Viðareiði on Viðoy, Faroe Islands. Source: http://commons.wikimedia.org, owner: Erik Christensen, released under CCASA 3.0 unported.

A faroese ballad

.
This text was adapted with kind permission of

Kiyo Yamazaki who did the English tranlation

with help from Anker Eli Petersen

© Copyright English translation: Kiyo Yamazaki

 

{Modern Faroese (orthography) English translation
2.
“Eg havi lúkað treytir mín’,
nú vil eg hava sonin tín.
2.
“I have fulfilled my [end of the] bargain,
Now I will have your son.
3.
Eg vil hava sonin frá tær,
uttan tú goymir hann fyri mær.”
3.
I will have the son of yours
You’ll not conceal him from me.”
4.
Bóndin heitir á sveinir tvá:
“Biðið Óðin fyri meg inngá.
4.
The peasant said to his lad:
“Bid Odin (3) to step in for me.”
5.
“Heitið á Óðin Asakong,
tá man goymslan gerðast long.”
5
“Summon now Odin the Asa-king (4),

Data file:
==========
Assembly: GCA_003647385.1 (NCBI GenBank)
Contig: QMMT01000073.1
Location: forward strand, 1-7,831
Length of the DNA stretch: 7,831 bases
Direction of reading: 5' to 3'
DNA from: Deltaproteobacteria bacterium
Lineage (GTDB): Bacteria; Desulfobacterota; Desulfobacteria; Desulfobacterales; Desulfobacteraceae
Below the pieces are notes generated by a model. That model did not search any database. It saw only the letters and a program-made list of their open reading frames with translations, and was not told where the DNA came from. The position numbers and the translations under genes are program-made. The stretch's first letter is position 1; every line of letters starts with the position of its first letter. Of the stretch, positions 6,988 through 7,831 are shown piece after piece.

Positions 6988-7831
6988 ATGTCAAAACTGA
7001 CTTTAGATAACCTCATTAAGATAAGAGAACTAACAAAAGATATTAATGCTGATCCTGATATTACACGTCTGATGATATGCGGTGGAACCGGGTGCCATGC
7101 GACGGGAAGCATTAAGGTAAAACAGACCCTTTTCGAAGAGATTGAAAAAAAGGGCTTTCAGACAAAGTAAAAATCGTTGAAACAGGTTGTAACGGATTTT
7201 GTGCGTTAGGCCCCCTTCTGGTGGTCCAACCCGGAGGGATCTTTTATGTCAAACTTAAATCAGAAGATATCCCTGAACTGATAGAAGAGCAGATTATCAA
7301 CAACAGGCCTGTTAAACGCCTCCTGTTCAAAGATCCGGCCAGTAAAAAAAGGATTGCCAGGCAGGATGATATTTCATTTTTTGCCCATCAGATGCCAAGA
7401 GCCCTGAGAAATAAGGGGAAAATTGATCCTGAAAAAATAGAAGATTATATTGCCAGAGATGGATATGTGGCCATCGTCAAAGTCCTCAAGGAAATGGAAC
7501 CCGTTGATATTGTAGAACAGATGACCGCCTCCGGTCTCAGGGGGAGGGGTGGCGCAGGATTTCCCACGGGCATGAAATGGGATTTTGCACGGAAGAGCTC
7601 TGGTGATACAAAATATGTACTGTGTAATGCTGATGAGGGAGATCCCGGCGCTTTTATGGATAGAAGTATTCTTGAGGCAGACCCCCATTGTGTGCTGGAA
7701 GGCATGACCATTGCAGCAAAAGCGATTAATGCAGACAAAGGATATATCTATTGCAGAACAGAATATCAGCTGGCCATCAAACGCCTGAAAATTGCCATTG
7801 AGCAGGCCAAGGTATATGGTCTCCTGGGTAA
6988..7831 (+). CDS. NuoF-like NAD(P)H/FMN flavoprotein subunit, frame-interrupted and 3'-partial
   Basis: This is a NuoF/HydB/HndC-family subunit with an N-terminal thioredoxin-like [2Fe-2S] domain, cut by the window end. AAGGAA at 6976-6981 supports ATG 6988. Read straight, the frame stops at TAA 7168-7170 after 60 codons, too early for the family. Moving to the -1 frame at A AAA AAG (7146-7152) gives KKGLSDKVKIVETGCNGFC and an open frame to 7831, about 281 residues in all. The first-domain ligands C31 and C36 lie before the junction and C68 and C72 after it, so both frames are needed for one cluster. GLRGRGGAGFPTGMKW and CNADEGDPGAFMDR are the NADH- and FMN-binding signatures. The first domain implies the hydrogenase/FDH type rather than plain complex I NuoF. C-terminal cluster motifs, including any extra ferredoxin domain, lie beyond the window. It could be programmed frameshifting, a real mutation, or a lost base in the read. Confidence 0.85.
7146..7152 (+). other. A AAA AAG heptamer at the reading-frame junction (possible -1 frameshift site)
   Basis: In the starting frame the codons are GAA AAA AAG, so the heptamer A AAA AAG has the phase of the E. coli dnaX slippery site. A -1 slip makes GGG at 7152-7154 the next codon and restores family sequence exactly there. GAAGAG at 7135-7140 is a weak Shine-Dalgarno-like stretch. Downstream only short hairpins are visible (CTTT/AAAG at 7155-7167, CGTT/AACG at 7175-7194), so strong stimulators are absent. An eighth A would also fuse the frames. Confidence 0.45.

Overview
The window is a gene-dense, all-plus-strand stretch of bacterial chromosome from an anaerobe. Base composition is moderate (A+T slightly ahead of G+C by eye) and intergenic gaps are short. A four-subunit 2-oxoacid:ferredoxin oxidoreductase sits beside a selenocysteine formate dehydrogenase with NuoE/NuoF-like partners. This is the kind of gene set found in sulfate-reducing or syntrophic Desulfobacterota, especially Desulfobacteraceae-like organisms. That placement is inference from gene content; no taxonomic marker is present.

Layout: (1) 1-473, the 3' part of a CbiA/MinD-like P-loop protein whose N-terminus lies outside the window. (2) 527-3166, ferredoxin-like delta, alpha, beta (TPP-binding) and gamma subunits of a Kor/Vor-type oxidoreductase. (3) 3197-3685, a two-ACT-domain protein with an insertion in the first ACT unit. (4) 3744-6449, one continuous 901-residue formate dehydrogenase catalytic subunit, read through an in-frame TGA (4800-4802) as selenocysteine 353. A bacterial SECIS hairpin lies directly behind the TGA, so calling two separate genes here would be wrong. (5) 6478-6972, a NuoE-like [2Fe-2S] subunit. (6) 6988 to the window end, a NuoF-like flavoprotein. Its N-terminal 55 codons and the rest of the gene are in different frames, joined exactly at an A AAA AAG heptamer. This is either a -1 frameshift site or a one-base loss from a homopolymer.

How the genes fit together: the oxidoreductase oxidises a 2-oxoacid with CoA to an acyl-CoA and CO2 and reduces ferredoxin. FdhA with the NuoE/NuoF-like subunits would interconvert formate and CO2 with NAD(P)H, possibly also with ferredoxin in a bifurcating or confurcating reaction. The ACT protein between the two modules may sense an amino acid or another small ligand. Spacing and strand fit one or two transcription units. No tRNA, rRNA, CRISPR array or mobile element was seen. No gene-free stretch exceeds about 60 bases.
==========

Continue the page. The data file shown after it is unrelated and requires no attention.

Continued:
Who can guard him, hid away for long.
6.
“Eg vildi, mín Óðin veri til,
vita hvussu goymslan ganga vil.”
6.
“I wish Odin wert right here,
And knew where to hide the boy!”
7.
Áður enn teir høvdu hálvtalað orð,
tá var Óðin inn fyri borð.
7.
Ere he hath said the word,
There stood Odin before the table.
8.
“Hoyr tú Óðin, eg tali til tín,
tú skalt goyma sonin mín.”
8.
“Hark thou Odin, I bid to thee,
Thou shalt hide mine son for me!”
9.
Óðin fór við sveini út,
brúður og bóndi bóru sút,
9.
Odin fared off with the boy,
The wife and the peasant were woebegone.
10.
Óðin biður vaksa brátt,
akurin upp eftir eini nátt.
10.
Odin commanded a field of crop,
To grow tall after scarce one night,
11.
Óðin biður vera svein,
mitt í akri aksið eitt.
11.
Odin commanded the boy become
A single ear among the crop.
12.
Mitt í akri aksið eitt,
mitt í aksi, byggkorn eitt.
12.
A single ear among all the crop,
A barley-grain amid one ear.
13.
“Ver har í við onga pínu,
tá ið eg kalli, kom til mín!
13.
“Lie in there, do not pain,
When I should hail, come to me!
14.
Ver har í við onga sút,
tá ið eg kalli, kom her út.
14.
Lie in there, don’t you fear